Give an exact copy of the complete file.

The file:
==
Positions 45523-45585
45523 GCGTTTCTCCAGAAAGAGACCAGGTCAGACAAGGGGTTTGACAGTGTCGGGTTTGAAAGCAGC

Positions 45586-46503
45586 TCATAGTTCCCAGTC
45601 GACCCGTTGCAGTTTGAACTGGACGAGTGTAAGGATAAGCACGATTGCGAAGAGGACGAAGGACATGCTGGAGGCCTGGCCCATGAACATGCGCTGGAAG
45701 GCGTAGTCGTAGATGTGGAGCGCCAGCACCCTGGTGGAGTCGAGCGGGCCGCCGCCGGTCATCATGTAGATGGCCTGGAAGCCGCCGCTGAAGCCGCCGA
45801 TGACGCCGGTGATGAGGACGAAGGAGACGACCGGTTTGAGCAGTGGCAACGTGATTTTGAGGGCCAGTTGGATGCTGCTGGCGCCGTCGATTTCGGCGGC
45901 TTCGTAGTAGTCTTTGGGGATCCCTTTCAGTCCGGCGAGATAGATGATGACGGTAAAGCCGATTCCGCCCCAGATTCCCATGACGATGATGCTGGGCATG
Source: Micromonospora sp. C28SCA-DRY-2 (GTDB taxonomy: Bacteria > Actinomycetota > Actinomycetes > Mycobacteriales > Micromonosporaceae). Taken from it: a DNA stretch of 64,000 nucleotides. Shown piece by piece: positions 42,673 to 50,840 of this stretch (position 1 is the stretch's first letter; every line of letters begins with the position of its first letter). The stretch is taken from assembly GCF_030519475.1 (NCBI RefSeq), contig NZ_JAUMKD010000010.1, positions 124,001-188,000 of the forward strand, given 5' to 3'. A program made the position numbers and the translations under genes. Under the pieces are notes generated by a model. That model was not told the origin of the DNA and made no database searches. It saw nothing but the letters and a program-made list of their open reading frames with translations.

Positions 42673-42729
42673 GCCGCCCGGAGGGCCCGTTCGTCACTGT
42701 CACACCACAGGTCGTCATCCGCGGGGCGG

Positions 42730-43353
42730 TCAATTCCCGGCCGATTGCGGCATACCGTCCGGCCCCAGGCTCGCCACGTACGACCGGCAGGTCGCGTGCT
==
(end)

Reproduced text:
Positions 45523-45585
45523 GCGTTTCTCCAGAAAGAGACCAGGTCAGACAAGGGGTTTGACAGTGTCGGGTTTGAAAGCAGC

Positions 45586-46503
45586 TCATAGTTCCCAGTC
45601 GACCCGTTGCAGTTTGAACTGGACGAGTGTAAGGATAAGCACGATTGCGAAGAGGACGAAGGACATGCTGGAGGCCTGGCCCATGAACATGCGCTGGAAG
45701 GCGTAGTCGTAGATGTGGAGCGCCAGCACCCTGGTGGAGTCGAGCGGGCCGCCGCCGGTCATCATGTAGATGGCCTGGAAGCCGCCGCTGAAGCCGCCGA
45801 TGACGCCGGTGATGAGGACGAAGGAGACGACCGGTTTGAGCAGTGGCAACGTGATTTTGAGGGCCAGTTGGATGCTGCTGGCGCCGTCGATTTCGGCGGC
45901 TTCGTAGTAGTCTTTGGGGATCCCTTTCAGTCCGGCGAGATAGATGATGACGGTAAAGCCGATTCCGCCCCAGATTCCCATGACGATGATGCTGGGCATG
Source: Micromonospora sp. C28SCA-DRY-2 (GTDB taxonomy: Bacteria > Actinomycetota > Actinomycetes > Mycobacteriales > Micromonosporaceae). Taken from it: a DNA stretch of 64,000 nucleotides. Shown piece by piece: positions 42,673 to 50,840 of this stretch (position 1 is the stretch's first letter; every line of letters begins with the position of its first letter). The stretch is taken from assembly GCF_030519475.1 (NCBI RefSeq), contig NZ_JAUMKD010000010.1, positions 124,001-188,000 of the forward strand, given 5' to 3'. A program made the position numbers and the translations under genes. Under the pieces are notes generated by a model. That model was not told the origin of the DNA and made no database searches. It saw nothing but the letters and a program-made list of their open reading frames with translations.

Positions 42673-42729
42673 GCCGCCCGGAGGGCCCGTTCGTCACTGT
42701 CACACCACAGGTCGTCATCCGCGGGGCGG

Positions 42730-43353
42730 TCAATTCCCGGCCGATTGCGGCATACCGTCCGGCCCCAGGCTCGCCACGTACGACCGGCAGGTCGCGTGCT